Supreme Court Case Review

Important Supreme
Court Cases
Marbury v. Madison (1803)
John Marshall used the case to establish
Judicial Review which allows the court
to declare a law unconstitutional
Most Important court case
Judicial review is not found in the
Made the Judicial Branch an equal with
the Legislative and Executive Branches
N.J. v. T.L.O. (1985)
Dealt with student searches in schools
Ruled that schools do not have to meet
the same requirements as the police when
searching a student
Must only pass a reasonableness test, not
have probable cause
Tinker v. Des Moines School
District (1969)
Case that started when students wearing
black arm bands to protest Vietnam War
were suspended from school
Courts said that students still have
freedom of speech in schools as long as
they do not disrupt the learning
Roe v. Wade (1973)
Dealt with abortion
Court based decision on current medical
knowledge, not religious beliefs
Allowed abortions in first 3 months of
pregnancy, banned them in the last 3
months, and left the middle three months
up to the states
Dred Scott v. Sanford (1857)
A slave named Dred Scott sued to the Supreme
Court for his freedom since his master took him
into a free state
Court said that he could not sue for his freedom
as he was not a U. S. citizen
Court went on to say that no state could ban
slavery as it was part of the Constitution (3/5ths
This was one of the causes of the Civil War
Plessy v. Ferguson (1896)
Dealt with a challenge to a Louisiana law
that segregated races on railroads
Court said that segregation does not imply
racial inferiority
Said that racial segregation was legal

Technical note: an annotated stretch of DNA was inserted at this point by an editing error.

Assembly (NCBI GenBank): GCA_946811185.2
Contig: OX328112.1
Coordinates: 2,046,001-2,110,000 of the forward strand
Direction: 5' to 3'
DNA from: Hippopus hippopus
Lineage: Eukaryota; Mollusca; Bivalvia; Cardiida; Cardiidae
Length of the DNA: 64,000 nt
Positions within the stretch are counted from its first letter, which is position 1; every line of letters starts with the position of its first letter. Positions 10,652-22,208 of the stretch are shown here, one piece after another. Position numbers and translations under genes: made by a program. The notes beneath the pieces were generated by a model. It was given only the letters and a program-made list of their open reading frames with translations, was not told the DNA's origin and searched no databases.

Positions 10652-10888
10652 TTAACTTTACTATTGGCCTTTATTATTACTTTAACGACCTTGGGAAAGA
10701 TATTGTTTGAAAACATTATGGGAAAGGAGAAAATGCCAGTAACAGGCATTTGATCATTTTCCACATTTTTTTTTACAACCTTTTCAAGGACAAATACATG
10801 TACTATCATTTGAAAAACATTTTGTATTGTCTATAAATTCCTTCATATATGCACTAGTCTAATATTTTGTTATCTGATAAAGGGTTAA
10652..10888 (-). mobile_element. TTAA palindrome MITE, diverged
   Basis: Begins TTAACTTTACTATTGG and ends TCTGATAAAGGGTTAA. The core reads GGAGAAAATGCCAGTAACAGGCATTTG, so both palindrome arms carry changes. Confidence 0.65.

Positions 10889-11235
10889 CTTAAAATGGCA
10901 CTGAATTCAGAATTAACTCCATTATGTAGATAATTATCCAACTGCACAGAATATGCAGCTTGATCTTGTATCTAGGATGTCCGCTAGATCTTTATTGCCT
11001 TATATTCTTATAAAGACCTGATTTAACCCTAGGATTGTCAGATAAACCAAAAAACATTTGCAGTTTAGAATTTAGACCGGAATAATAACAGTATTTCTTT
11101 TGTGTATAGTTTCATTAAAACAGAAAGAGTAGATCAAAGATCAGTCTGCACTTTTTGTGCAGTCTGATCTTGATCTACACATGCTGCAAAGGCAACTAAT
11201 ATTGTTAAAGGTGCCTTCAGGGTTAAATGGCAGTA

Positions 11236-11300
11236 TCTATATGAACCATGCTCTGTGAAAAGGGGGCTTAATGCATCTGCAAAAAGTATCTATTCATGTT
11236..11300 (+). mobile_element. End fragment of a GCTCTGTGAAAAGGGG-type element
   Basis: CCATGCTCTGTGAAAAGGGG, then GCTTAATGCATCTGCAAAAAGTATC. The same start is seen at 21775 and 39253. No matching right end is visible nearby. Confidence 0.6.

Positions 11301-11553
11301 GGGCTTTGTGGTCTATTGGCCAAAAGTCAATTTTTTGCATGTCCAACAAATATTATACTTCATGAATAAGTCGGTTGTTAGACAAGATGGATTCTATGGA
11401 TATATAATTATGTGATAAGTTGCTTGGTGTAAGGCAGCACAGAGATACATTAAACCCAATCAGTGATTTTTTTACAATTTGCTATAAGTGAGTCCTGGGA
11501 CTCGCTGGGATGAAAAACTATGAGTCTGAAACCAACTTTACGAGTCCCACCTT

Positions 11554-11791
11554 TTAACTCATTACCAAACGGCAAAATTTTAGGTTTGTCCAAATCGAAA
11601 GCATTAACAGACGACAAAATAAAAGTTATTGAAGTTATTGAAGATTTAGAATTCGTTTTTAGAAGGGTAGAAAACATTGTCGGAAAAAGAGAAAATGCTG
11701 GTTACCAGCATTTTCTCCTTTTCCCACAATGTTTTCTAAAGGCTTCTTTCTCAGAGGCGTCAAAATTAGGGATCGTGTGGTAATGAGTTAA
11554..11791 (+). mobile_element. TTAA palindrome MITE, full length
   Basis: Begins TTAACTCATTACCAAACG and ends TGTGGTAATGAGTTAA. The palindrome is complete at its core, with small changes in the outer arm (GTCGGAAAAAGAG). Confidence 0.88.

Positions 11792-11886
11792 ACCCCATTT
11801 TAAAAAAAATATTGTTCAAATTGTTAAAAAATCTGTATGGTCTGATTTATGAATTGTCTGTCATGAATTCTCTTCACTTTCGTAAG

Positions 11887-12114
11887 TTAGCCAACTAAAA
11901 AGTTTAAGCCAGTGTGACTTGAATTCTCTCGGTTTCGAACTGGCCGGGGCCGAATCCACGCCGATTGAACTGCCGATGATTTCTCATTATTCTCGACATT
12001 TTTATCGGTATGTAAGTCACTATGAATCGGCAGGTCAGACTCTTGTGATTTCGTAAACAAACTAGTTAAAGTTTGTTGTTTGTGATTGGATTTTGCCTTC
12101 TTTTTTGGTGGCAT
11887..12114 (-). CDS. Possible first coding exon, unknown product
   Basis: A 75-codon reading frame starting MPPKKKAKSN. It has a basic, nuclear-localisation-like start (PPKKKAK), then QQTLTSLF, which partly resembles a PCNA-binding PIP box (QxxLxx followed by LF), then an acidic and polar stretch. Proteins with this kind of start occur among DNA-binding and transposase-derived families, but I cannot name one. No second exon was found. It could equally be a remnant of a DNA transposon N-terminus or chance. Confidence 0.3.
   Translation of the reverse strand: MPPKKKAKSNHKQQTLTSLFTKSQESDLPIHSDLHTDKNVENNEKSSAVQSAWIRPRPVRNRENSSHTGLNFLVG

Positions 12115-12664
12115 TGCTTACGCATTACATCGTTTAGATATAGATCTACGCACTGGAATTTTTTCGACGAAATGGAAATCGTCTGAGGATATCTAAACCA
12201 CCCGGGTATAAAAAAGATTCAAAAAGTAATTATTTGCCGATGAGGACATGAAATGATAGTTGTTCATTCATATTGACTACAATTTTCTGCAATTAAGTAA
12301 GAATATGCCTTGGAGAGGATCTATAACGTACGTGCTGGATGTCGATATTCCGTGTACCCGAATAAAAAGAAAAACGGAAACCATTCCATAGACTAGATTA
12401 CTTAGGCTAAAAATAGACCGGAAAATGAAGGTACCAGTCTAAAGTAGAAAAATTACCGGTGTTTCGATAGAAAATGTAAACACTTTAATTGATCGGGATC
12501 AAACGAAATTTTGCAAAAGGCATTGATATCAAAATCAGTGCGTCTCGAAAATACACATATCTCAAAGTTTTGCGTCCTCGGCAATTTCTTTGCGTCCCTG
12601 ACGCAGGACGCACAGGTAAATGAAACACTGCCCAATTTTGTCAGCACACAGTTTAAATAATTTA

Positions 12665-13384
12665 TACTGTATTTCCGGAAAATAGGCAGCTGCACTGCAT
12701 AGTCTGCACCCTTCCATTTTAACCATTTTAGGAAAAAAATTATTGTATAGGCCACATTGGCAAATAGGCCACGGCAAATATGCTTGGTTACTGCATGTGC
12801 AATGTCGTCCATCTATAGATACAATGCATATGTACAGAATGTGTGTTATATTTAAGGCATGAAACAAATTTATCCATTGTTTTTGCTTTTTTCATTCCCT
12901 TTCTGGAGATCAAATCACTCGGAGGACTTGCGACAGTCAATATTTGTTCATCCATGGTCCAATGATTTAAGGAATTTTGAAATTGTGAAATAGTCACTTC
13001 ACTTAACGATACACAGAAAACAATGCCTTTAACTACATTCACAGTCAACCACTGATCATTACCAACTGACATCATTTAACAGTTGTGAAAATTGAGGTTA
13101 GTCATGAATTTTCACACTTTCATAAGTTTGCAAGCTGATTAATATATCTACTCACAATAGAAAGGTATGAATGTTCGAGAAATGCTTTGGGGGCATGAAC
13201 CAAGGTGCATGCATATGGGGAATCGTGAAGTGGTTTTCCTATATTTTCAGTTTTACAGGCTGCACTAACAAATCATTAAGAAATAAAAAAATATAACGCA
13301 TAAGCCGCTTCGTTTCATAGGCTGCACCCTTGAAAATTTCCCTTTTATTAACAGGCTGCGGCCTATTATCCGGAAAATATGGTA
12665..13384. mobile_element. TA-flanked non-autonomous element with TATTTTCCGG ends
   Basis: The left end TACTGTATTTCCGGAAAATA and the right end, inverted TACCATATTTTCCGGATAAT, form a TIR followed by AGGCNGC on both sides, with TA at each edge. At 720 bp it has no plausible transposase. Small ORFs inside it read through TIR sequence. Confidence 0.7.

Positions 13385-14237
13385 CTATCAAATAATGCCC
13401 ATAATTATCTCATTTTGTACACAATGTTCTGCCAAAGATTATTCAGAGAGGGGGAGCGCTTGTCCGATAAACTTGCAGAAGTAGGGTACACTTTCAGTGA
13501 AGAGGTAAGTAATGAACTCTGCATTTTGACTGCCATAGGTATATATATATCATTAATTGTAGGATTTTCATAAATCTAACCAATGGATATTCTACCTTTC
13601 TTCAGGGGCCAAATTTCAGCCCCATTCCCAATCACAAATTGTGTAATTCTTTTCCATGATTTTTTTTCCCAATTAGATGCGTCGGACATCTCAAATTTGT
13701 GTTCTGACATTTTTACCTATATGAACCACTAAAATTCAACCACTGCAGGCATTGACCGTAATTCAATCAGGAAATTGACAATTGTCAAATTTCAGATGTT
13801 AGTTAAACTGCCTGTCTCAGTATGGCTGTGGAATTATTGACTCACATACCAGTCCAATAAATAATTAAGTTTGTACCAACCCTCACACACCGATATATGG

Brown v. Board of Education of
Topeka, Kansas (1954)
Again addressed the issues of racial
segregation, this time in public schools
Said that racial segregation implies that
one race is superior to another
Said that racial segregation was illegal,
reversing the Plessy case
Korematsu V. USA (1944)
After Pearl Harbor, US agents placed
Japanese American in intern camps,
Korematsu refused to go.
Court ruled that in war time, President has
the power to do what they feel is
necessary to protect the whole nation,
thus the camps were legal.
Also said that living in the camps was a
civic responsibility
Engle v. Vitale (1962)
New York tried to install a
nondenominational, noncompulsory
prayer in schools
Court ruled that any prayer said in school
was in essence the school promoting
religion, which violated the separation of
church and State
Hazelwood School District v.
Kuhlmeier (1988)
A principal of a High School banned several
articles from the school newspaper, the students
sued saying that they had free speech
Court said that the school paper was an
educational tool and therefore could be censored
Also said that since the paper was not a public
forum, the government did not have to protect
the students free speech
Gideon v. Wainwright (1963)
Clarence Gideon was a small time thief that
could not afford a lawyer and had to defend
himself in court. He lost.
Sued to have his conviction overturned since he
was denied a lawyer
Court agreed with Gideon, saying that all people
are entitled to a lawyer no matter how small the
case, because the common man does not have
the skills necessary to defend themselves in
Miranda v. Arizona (1966)
Was arrested and convicted of rape,
thought conviction should be overturned
as he did not have his rights read to him
Court ruled that a person must have their